Having looked at techniques for introductions for Commentaries and Written Assignments (Parts 1 and 2 of this series), it’s time to look at what you can do to provide winning introductions to your Paper 2 essays.

Here again, as with the Commentary, we’re working with a timed exam.  That means you need to have some strategies in place so you don’t have to agonize too much over the preliminaries to this portion of your essay and can instead spend the fast-disappearing  time creating a really knockout argument responding to the question.

So what’s different here?  Well, for one thing, unlike the Written Assignment, you’re going to have to take on someone else’s angle on works you have studied.  A bit like the Supervised Writing prompts for the Written Assignment, but a little tighter and more limited: 3 possibilities of which you might only like one or maybe two.

You’re also going to have to make some efficient decisions:  which question and which works to use in answering it.

And finally, a new wrinkle in time:  this is a comparative essay, using at least 2 works (and you’d be smart to use just 2).

So you have some new elements to deal with here in the introduction, and you need to think through how to:

(1)Make an intelligent reference to the chief terms of the question; (2) Indicate the names and authors of the works you are going to use in your argument; (3) make clear what line of argument you are going to pursue.

That, however, is a complex bottom line.

Let’s see how this works out with a question from the most popular genre, drama

Drama question

‘A play is about one thing and that thing is what the hero is trying to get.’  How far can you agree that this statement is a valid analysis of the actions of the protagonist in at least two plays you have studied?

Here we have one of the question strategies often found in Paper 2: a so-called ‘prompt’ or quotation which poses a particular angle.  Yes, you need to address it if you find it in a question even if the question in some way repeats it.  What are the three things you might do here for an introduction that will satisfy both you and the examiner?

First, it’s a good idea to repeat in your own words what you see as the heart of the question: how plays are often about what the leading character want to get or wants to happen.  So you need to name the following: that ‘leading character,’ in two plays (you will also name and spell the play and the playwright correctly and include them) and what s/he wants.  Now you might want to take a completely opposite view to the prompt, but honestly, that doesn’t often work out very well in the time allotted.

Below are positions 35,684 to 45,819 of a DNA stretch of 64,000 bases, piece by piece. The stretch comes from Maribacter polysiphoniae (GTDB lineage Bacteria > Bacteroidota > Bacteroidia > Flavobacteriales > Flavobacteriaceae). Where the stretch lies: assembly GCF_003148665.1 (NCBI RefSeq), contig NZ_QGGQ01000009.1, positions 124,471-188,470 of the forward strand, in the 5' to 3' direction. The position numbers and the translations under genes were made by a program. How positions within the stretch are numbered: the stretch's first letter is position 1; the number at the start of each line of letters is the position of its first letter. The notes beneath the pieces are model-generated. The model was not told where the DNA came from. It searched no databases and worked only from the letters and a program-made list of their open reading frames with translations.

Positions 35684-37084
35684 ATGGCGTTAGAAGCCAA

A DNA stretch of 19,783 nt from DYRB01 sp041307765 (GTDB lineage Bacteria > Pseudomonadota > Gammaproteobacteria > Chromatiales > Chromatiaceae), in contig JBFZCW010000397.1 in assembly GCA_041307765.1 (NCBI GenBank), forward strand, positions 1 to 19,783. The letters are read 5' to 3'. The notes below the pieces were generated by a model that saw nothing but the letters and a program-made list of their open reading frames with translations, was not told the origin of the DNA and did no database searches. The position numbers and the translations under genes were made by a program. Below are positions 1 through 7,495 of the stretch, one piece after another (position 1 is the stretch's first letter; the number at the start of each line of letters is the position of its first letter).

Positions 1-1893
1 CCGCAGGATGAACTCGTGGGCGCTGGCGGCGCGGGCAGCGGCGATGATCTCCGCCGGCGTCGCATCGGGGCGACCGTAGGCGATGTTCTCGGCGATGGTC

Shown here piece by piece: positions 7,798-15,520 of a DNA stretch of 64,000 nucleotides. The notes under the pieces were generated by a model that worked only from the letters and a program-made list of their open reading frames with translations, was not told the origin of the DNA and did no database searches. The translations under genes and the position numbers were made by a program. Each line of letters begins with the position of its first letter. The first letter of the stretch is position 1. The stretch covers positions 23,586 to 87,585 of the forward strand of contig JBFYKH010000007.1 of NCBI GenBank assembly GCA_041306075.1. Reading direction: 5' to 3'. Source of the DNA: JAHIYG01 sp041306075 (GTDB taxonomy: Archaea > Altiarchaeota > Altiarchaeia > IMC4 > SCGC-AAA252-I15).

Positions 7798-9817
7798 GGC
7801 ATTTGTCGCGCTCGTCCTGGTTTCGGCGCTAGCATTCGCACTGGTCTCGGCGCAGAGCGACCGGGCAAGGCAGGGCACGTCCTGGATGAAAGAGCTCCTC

So you might say, ‘In both The Glass Menagerie by Tennessee Williams and Hamlet by William Shakespeare, we do, in fact, have a male character who knows what he wants and has considerable obstacles to achieving that.’  And since this essay is comparative, you have some choices to make now: are these two men different or similar in what they want, how they go about getting it, the outcome, etc.  Here lies the place for you to propose your argument (and remember, you don’t entirely have to believe in your argument, but you do need to create one.)  You’ve already named plays and playwrights, revealed your angle on the question. What remains is for you to come with what’s called an ‘argumentative edge,’ which adds interest to your essay. You need to be comparative and at the top levels of the HL criteria, you need to indicate some evaluation.  By shaping a careful ending for your introduction you can include both.  So what might you propose?  ‘In spite of each man knowing what he wants, they both pursue it in different ways, with one achieving a kind of liberation and the other, the revenge of his father and his own death. In both cases the playwright has achieved a double effect,  with equally compelling but mixed outcomes for each protagonist.’ (Note that you have also included an evaluative judgement–‘equally compelling.’)

So let’s check: have we included the three elements listed above?  You be the judge.

Here are two more questions that you might practice with, one on the novel and short story, and another on drama.  An efficient way to make use of them would be to simply list the three important elements and then check them against the sample above.

Novel/short story:  ‘Analyse the extent to which the reliability of the narrator can affect the reader’s understanding in at least two of the works you have studied.

Drama:  ‘With reference to at least two plays you have studied, discuss the contribution of particular passages of dialogue to the characterization of important characters in the plays.’